Biased BBC reader John Gentle comments:
Thursday’s BBC Newsnight has just informed its viewers that the FTSE was up 80 odd points, but the Dow was down 210 points. That’s funny, it was down 210 points on Wednesday as well. And closed Thursday for the start of the Thanksgiving holiday.
Oh dear. I can imagine a Beeboid flunky checking the stats and not noticing this, but for it to get all the way to being on air is surprising (or at least would be, if we didn’t know the BBC so well).
Update: Will reports that Radio 4’s midnight news was the same. Doh!
Update: Bryan points out that Peter Barron, Editor of Newsnight, has apologised for this mistake, writing:
Our economics editor Stephanie Flanders was mortified – “unforgivable and embarrassing” was her verdict. This is, I am ashamed to say, not the first time we have made such a mistake. The markets information is almost always the last thing we do on Newsnight and in the scramble of a particularly lively programme last night we neglected to notice that the US markets were shut and blithely reported the day before’s figure. I’m sorry and I’m determined this won’t happen again.
Kudos to Peter for fessing up and taking steps to avoid a repeat, though I can’t help thinking that it’d be more reliable to look up American public holidays a year or two ahead and then annotate the Newsnight diary accordingly, rather than expect a flunky to check daily for something that only happens once in a while.
No news yet from Radio 4 re. their boo-boo over the market data.
same on R4 midnight News. There are obviously very few market watchers in the BBC newsroom.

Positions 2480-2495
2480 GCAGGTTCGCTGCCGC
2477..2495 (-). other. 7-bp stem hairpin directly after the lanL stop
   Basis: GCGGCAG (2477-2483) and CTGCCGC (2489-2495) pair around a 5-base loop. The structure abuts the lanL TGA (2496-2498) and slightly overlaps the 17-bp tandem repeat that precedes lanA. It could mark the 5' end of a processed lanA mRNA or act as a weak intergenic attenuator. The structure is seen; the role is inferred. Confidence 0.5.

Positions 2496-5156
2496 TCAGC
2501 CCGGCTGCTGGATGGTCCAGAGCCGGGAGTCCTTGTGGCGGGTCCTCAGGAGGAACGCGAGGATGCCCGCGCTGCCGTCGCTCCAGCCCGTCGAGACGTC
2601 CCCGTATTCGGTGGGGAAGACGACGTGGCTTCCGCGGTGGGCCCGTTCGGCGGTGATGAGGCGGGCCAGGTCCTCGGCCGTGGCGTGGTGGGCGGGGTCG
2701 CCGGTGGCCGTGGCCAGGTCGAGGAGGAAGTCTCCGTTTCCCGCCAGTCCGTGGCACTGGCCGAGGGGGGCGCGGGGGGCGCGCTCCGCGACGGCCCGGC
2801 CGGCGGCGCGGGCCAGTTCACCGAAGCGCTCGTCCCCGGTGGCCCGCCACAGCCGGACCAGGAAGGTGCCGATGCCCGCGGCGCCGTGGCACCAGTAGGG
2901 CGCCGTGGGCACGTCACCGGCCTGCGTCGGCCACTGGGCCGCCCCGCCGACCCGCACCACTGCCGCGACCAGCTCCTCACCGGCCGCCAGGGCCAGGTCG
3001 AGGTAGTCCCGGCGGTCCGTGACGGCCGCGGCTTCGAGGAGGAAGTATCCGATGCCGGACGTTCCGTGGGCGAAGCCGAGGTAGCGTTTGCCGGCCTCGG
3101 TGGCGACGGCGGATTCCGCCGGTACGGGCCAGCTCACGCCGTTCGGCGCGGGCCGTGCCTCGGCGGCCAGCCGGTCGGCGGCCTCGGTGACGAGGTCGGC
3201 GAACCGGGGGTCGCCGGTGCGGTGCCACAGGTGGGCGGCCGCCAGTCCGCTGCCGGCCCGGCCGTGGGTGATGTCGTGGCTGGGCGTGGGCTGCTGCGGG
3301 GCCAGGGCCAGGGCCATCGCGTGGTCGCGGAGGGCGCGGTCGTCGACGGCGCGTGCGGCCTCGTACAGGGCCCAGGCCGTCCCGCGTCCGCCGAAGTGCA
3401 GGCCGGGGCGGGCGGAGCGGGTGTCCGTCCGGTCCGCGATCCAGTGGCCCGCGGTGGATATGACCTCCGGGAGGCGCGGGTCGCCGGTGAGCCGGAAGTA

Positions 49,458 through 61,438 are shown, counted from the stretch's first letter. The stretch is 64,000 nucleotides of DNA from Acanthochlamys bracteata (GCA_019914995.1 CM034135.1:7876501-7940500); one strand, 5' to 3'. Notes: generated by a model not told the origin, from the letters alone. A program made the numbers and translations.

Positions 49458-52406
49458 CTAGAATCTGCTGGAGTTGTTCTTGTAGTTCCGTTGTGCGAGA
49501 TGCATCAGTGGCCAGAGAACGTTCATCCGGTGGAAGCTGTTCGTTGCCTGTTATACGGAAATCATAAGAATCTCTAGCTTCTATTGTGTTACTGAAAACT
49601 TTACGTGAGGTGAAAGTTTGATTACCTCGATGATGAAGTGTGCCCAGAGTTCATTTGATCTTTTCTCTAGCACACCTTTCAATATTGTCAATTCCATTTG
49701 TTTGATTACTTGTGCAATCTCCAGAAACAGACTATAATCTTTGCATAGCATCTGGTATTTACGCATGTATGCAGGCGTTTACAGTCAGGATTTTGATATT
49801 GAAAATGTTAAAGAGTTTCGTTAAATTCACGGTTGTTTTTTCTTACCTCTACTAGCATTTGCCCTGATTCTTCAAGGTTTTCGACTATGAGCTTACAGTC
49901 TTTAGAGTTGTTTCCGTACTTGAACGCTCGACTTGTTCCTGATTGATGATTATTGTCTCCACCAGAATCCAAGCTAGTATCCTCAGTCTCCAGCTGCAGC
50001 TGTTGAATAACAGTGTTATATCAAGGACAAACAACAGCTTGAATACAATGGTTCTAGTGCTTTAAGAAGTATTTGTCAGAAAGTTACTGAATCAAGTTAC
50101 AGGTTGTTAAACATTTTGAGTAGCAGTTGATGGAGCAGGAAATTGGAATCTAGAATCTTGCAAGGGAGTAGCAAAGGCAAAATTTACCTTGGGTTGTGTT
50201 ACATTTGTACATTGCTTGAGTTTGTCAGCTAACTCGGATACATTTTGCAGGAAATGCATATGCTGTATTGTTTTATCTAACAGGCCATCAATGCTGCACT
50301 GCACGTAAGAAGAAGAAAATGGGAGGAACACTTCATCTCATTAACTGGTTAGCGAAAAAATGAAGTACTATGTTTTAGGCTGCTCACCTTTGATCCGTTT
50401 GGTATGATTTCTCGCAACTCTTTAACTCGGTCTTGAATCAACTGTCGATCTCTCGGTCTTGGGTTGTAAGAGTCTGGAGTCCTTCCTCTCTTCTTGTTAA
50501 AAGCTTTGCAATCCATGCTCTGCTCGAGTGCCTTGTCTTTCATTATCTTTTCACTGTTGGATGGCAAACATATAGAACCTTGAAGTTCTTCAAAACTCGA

It’s now Friday afternoon and on the BBC News business page they are still showing Wednesday’s closing price and that days 200 plus fall. On the page specific to the Dow they still have Wednesday’s price graph – with no indication of its date and no indication that yesterday was a public holiday in the US.
I guess it IS incompetence rather than bias.
Bias? Incompetence? Stupidity? It’s all good! Perhaps we should have a sub-heading, for the benefit of those who pitch up from time to time (usually from a 126.96.36.199 IP address) thinking they can score points by finding something that isn’t strictly bias…
Well, it is bias in a way. It just shows how the BBC is full of liberal arts graduates with no real understanding of the financial or business worlds.
But, JG, being public sector employees you would have thought they would know a lot about holidays.
The BBC has just made history. It has apologised for the mistake unreservedly, without any qualifications, excuses or ands, ifs and buts. Not only that, it has promised not to repeat the mistake:
Now if the BBC could only do the same regarding its gross bias….
“Our economics editor Stephanie Flanders was mortified – “unforgivable and embarrassing” was her verdict.”